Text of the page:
First Auditor General of Illinois Dies
Illinois' first Auditor General has died. Robert Cronson was 87 years old when he passed away earlier this week at St. John's Hospital in Springfield.
The uditor General position was created when the state's Constitution was redrafted, in 1970.
It was an outgrowth of a scandal from the '50s. Then, Illinois had an elected, statewide Auditor of Public Accounts, a position held by Orville Hodge.
"He made off with a couple of million dollars," said current Auditor General Bill Holland. "And back that that was a lot of money. That's a lot of money today."
Holland, who is only the second man chosen by the legislature for the position, has been in office for 20 years. Before him, there was only Cronson, who was appointed Auditor General in 1974.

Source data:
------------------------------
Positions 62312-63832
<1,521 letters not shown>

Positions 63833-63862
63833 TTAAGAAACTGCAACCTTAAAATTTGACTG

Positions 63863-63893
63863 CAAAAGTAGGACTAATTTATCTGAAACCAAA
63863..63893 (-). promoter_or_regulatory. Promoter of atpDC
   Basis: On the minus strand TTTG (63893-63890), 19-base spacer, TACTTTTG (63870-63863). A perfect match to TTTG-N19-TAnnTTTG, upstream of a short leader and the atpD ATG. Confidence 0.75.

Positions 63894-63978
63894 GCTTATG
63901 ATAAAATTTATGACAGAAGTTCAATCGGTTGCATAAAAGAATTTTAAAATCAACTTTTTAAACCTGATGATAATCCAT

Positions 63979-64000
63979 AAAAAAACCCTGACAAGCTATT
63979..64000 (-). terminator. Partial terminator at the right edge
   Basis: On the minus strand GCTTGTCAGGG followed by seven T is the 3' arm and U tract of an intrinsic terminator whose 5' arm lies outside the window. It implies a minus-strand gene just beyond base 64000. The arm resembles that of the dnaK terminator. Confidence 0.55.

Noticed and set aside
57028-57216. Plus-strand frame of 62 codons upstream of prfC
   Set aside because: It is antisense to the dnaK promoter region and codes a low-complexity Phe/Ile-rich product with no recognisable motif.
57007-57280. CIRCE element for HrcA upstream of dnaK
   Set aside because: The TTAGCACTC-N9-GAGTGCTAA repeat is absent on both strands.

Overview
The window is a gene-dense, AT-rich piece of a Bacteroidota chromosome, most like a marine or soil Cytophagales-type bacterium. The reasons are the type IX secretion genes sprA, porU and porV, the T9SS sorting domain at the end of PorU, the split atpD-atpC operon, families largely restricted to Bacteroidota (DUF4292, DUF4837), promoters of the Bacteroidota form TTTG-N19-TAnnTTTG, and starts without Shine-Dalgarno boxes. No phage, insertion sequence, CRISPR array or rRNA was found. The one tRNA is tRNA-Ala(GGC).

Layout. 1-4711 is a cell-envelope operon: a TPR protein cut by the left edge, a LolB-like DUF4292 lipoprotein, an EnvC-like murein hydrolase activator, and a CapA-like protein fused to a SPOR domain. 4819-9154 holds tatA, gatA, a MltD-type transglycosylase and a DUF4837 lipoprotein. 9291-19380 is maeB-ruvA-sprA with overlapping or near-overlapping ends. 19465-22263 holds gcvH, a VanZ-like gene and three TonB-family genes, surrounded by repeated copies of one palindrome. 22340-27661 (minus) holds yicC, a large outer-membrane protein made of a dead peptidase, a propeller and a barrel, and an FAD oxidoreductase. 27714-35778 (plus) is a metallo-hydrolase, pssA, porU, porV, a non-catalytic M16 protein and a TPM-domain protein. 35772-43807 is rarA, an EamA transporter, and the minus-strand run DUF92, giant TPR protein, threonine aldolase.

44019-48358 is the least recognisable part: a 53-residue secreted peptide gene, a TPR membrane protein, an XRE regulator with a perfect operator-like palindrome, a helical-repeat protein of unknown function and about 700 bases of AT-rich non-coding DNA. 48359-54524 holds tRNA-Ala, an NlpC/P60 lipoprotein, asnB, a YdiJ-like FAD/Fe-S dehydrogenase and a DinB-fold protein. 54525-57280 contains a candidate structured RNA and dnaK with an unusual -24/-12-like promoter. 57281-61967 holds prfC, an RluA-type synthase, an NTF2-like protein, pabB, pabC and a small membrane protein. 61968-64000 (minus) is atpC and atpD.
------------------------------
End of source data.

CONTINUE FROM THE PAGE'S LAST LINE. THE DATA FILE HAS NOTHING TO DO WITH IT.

Holland credits Cronson with setting a standard of professionalism for the office.
"My work, over the last 20 years, has in large part, built upon the early years in which the office was first being organized," Holland said.
In a 1975 edition of the "Illinois Issues" magazine, Cronson identified himself as "bipartisan."
In the published interview, Cronson said policy wasn't his purview. He called the Auditor General's office a "fact-finding agency." He is quoted saying "It is our job to make these audits and operational reviews and investigations, and then report the facts to the legislature."
The Auditor General is responsible with monitoring state spending, and checking to see that agencies comply with federal and state laws and regulations.
A memorial service is scheduled for Sunday, July 8 from 5 p.m. to 6:45 p.m. at the Kirlin, Egan and Butler Funeral Home in Springfield, with a eulogy set for 7 p.m.